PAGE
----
All French program coming for next year

Everything appears to be a go for establishing an all-French elementary school program here by next September, and the call is out for French-speaking families to enrol.
The Conseil Scholaire du District Catholique Aurores Boreales, the French Catholic district school board which covers an area from Marathon to the Manitoba border, needs a minimum of 12 students to start a school here.
Joanne Thiboutot-Debnam, the board’s director of education, said she sees no problem getting that many students.
“We’re definitely going to open up for September, ’99,” she said this morning as she was en route to Terrace Bay.
Alain Godin of Fort Frances, a trustee on the Catholic French language board, said the idea of having a truly French curriculum here certainly isn’t new.
“We tried last year,” he said. “We wanted to open up for September. We just fell a bit short.”
“We just found it was too fast for this September,” Thiboutot-Debnam said. “We had approximately 10-12 parents last year who were interested with six to eight firm [confirmations].
“We expect if we have a year to work on it, we’d have a dozen-plus families,” she added.
Thiboutot-Debnam said the school would be for so-called “constitutional rights children”–children who speak French as a first language or those whose parents used to speak primarily French or attended a French school.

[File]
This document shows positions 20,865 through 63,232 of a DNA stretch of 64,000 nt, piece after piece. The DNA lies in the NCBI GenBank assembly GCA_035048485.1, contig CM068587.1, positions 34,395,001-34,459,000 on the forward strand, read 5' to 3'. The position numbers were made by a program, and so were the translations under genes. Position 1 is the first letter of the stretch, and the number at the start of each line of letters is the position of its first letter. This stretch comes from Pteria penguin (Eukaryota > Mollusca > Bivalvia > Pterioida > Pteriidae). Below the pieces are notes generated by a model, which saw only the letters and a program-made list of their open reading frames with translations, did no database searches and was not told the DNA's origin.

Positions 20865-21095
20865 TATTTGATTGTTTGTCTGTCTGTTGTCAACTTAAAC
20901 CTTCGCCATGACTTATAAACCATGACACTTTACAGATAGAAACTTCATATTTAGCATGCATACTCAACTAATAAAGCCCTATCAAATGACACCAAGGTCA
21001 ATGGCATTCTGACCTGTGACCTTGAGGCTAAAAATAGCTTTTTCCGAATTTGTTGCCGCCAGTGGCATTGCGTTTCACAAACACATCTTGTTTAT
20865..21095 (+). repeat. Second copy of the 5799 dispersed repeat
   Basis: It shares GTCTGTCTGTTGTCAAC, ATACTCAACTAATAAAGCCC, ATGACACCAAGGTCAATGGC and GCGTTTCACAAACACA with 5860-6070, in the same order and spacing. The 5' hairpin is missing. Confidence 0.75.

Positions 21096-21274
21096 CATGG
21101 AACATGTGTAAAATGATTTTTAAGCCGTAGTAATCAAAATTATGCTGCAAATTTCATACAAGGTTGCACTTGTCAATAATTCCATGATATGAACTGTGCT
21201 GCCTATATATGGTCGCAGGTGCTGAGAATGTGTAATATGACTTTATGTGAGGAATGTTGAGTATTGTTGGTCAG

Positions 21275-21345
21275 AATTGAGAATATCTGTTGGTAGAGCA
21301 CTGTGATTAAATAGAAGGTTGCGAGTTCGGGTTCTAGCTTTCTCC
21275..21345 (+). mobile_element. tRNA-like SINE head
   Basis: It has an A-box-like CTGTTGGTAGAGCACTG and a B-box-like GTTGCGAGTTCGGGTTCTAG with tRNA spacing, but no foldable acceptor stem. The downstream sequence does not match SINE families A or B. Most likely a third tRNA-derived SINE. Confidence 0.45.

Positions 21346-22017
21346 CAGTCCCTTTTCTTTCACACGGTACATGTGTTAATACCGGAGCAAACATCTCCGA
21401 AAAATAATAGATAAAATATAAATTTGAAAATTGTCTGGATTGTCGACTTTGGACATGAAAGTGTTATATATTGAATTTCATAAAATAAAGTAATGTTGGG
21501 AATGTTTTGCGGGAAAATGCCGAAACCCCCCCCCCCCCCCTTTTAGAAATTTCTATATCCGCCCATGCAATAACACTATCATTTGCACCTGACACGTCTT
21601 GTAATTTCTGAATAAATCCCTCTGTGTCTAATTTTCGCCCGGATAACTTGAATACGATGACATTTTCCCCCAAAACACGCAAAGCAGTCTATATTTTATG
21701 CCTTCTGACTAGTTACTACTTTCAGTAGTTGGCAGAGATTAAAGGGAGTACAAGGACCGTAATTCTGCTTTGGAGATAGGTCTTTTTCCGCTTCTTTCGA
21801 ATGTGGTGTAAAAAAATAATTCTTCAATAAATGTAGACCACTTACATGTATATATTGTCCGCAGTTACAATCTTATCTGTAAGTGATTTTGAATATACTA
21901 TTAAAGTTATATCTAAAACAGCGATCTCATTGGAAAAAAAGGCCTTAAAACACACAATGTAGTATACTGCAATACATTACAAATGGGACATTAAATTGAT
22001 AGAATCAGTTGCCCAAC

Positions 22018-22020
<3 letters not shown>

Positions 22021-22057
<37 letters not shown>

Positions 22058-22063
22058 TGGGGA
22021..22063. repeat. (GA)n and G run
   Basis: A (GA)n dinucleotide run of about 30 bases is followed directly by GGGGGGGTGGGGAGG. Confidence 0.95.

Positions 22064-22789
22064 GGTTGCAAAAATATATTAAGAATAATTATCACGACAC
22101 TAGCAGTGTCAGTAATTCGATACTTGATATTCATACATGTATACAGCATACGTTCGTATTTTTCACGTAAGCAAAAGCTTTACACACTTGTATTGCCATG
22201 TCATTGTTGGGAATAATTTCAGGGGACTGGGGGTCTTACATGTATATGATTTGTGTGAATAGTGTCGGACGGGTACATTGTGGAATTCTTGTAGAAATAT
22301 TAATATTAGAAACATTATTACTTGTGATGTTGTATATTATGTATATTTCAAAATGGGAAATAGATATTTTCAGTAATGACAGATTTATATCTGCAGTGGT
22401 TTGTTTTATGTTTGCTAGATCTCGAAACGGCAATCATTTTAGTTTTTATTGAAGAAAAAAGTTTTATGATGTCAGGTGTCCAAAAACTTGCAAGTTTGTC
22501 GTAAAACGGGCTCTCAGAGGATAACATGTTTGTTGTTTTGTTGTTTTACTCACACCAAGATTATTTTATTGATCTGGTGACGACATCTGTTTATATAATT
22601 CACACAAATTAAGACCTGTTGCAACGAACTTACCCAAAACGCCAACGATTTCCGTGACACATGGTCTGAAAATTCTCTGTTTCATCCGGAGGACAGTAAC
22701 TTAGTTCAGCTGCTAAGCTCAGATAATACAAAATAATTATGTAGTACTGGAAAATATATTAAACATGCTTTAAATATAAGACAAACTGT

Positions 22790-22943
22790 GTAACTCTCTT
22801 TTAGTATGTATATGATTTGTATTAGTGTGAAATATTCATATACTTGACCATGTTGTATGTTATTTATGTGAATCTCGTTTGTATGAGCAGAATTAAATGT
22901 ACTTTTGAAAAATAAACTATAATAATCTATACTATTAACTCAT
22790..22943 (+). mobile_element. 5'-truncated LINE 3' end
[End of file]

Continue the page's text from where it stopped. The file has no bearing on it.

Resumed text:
Any other students, such as the ones now in a French Immersion program but do not come from a French-speaking background, would have to go before an admissions committee before being allowed to enrol.
“The admissions committee would be a panel of people who would interview the student and the parents and see if there’s a commitment to French language schooling,” Thiboutot-Debnam said, adding the family’s ability to understand French also evaluated since none of the communications from the school would be in English.
Another factor would be whether the school had room for the student although Thiboutot-Debnam didn’t foresee that posing any difficulties here right now.
“We’re starting out so generally we’re open to the admissions committee,” she remarked.
Because of the likely small number of students the school may have, the French language board won’t be constructing a building of its own. Instead, an arrangement has been made with the Northwest Catholic School Board to house the program in one its existing schools in town.
“It would have to be a combined class,” Godin said.
“We have a maximum of two classrooms,” Thiboutot-Debnam said. “Last year, they were offering a classroom [at St. Francis] . . . but that has to be all worked out.”
Anyone interested in enrolling their children in the school can contact the board office at 1-800-367-0874.